Threshold: Emergency Responders on the US-Mexico Border, by Ieva Jusionyte (Berkeley: University of California Press, 2018).
Reviewed by Rafael Wainer, University of British Columbia – Vancouver
This book provides a unique glimpse into the lives of first responders and firefighters in two bi-national local communities, in Arizona and Sonora, and their compassionate attempts to aid border crossers. Jusionyte bluntly shows us the conditions of life (and death) encountered by those who attempt to cross the border. She makes visible the biographies and stories that are hidden in the statistics that government officials use to depict migrant and ecological crises. She does this from within, she stays with the trouble, and she also inserts the local dramas she recounts in a larger political and legal narrative. As both an anthropologist and a first responder (as well as an EMT) working with fire departments on both sides of the border, Jusionyte helps the reader grasp the realities of everyday life for first responders. The ethnography brilliantly shows the local impacts of techno-bureaucratic-military top-down border rationality as well as the bottom-up humane interactions between the two sister towns of Nogales, on either side of the Mexico/US border. Threshold is at its best when unpacking microlevel politics, the concrete, mundane and localized facets of the medical frontline/borderline emergencies, but it falls short when analyzing the macropolitical processes that effectively criminalized border crossers in the border zone. Jusionyte effectively addresses how a militarized border dismembers and destroys human bodies attempting to cross it—and also harms those who have to respond to these emergencies—but offers fewer answers to the question of why this border is policed in this way.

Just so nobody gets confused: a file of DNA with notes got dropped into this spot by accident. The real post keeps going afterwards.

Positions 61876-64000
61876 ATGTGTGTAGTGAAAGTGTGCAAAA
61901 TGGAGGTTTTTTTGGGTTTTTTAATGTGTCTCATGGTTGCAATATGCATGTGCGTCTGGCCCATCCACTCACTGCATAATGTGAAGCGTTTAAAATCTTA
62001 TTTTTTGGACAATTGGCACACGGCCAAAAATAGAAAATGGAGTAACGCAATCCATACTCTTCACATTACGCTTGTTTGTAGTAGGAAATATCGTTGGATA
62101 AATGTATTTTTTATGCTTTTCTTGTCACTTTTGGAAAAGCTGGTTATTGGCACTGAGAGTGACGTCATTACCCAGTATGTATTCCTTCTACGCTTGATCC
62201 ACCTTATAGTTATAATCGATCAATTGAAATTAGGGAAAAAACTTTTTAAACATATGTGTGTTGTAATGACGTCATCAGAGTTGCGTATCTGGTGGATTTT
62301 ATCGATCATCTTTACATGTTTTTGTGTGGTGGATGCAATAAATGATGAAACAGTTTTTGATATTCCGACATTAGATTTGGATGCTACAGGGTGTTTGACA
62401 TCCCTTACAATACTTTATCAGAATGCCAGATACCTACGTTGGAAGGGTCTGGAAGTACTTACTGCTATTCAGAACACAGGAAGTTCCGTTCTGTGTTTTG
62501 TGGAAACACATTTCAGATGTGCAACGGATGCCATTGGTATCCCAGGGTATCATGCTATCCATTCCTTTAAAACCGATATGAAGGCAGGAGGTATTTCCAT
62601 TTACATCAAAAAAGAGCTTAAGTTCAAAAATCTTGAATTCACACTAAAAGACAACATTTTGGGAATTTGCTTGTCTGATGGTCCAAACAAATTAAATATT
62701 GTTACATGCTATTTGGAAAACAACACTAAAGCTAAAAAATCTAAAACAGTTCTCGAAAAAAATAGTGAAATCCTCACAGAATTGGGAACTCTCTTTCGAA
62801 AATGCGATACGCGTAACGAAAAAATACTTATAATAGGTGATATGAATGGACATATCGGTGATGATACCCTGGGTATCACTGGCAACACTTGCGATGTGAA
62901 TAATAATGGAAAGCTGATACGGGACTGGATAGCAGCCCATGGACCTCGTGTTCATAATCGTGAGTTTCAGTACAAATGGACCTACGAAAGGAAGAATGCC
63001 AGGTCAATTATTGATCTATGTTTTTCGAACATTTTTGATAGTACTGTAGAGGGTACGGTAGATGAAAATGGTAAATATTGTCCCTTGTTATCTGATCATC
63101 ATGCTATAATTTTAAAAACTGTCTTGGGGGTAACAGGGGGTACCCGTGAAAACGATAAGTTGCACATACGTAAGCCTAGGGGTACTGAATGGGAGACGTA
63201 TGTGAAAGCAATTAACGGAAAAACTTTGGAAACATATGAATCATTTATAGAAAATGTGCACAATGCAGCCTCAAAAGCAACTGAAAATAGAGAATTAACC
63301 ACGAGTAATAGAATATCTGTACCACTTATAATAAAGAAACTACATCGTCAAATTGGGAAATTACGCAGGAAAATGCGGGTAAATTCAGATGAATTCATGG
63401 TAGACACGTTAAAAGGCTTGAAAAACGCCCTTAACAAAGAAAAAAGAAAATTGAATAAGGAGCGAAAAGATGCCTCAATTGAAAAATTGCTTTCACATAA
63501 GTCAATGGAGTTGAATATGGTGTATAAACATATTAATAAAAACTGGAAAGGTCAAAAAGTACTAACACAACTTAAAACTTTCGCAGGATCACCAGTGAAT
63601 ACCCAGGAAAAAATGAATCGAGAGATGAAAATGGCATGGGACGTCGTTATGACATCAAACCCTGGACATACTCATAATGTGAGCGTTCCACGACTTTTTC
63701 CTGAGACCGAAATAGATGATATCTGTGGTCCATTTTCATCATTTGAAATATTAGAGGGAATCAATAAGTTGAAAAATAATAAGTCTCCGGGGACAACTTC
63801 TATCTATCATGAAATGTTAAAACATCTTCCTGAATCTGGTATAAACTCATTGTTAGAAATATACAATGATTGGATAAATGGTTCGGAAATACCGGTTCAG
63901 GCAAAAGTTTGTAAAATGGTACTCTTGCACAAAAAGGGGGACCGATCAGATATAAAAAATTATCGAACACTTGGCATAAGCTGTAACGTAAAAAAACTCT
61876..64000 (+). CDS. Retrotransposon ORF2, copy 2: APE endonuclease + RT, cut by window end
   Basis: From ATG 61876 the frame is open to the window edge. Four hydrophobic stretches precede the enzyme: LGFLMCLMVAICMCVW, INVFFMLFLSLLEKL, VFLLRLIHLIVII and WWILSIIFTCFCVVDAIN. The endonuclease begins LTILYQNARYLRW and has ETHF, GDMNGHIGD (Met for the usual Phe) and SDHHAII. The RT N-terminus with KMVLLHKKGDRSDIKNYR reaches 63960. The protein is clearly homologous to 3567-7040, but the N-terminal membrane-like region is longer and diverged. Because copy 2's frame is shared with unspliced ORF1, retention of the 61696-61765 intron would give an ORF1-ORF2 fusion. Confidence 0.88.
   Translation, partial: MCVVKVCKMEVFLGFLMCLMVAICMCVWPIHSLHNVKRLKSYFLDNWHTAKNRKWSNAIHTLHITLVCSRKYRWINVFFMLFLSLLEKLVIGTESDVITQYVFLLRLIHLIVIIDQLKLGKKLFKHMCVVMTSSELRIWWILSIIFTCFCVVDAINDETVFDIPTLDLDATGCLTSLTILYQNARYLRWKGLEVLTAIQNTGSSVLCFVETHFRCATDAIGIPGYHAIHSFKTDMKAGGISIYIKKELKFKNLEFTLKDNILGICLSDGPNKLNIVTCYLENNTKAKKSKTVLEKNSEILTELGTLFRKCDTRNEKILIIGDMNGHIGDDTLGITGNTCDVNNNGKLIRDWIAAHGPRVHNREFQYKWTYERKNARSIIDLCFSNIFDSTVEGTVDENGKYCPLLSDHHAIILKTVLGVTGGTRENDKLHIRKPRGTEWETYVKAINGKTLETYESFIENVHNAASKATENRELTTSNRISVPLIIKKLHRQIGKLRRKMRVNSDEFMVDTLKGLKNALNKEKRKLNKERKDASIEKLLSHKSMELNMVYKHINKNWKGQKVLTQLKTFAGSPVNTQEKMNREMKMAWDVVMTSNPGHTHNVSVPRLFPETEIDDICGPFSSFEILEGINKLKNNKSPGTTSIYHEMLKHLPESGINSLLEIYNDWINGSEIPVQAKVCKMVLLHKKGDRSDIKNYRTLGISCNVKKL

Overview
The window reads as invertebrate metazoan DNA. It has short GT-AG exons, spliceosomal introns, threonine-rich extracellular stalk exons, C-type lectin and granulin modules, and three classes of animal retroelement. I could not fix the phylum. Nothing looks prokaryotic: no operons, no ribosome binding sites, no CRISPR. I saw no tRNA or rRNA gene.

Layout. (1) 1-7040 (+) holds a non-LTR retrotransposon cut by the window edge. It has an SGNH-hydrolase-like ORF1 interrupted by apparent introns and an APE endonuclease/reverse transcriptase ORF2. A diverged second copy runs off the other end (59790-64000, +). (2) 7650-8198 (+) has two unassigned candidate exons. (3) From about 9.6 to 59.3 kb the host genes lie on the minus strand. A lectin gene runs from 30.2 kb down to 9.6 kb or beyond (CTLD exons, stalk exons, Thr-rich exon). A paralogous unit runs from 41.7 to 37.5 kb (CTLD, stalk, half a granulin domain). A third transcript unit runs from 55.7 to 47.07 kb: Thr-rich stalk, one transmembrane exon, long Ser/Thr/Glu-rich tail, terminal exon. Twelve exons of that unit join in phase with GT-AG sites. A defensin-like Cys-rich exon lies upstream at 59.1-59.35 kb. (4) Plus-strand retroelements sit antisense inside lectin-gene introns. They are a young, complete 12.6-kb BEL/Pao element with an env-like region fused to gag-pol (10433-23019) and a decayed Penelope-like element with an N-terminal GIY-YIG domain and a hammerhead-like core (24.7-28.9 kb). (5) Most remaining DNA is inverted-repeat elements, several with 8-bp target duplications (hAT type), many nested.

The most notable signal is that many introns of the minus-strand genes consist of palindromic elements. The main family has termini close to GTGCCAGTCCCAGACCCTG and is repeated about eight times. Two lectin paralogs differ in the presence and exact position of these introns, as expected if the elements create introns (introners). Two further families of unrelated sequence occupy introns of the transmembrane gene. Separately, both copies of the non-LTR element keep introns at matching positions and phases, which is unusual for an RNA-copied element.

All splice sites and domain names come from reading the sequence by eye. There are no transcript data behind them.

The first strength of the book is how it breaks down the border crossing encounter, tracing the physical, emotional, psychological and social experience of borders for both first responders and the crossers whom they try to help. First responders and firefighters working on both sides of the border expose their bodies to all kinds of dangers while aiding border crossers. Michel de Certeau talks about how strategies of power and tactics of everyday life can oppose or interfere with each other. Here we see a similar analysis: On the one hand, a top-down border strategy is organized by a centralized, far-away, power aiming to control the “porous” terrain of the US/Mexico border. On the other hand, there is the tactical maneuvering of the border crossers coming from Mexico, a choreography of desperation zigzagging the “politics of wounding.” Jusionyte shows us the border crossers adapting to the constantly changing environment (both natural and built), a “terrain” that has been carefully orchestrated by the ruthless strategies of the powerful (Border Patrol talks about “tactical infrastructure”). First responders on both sides of the border also navigate these two logics. They may find border crossers trapped in a sewage pipe or lost in the middle of the desert, but they aim to help and provide care despite any xenophobic and racist central government rhetoric.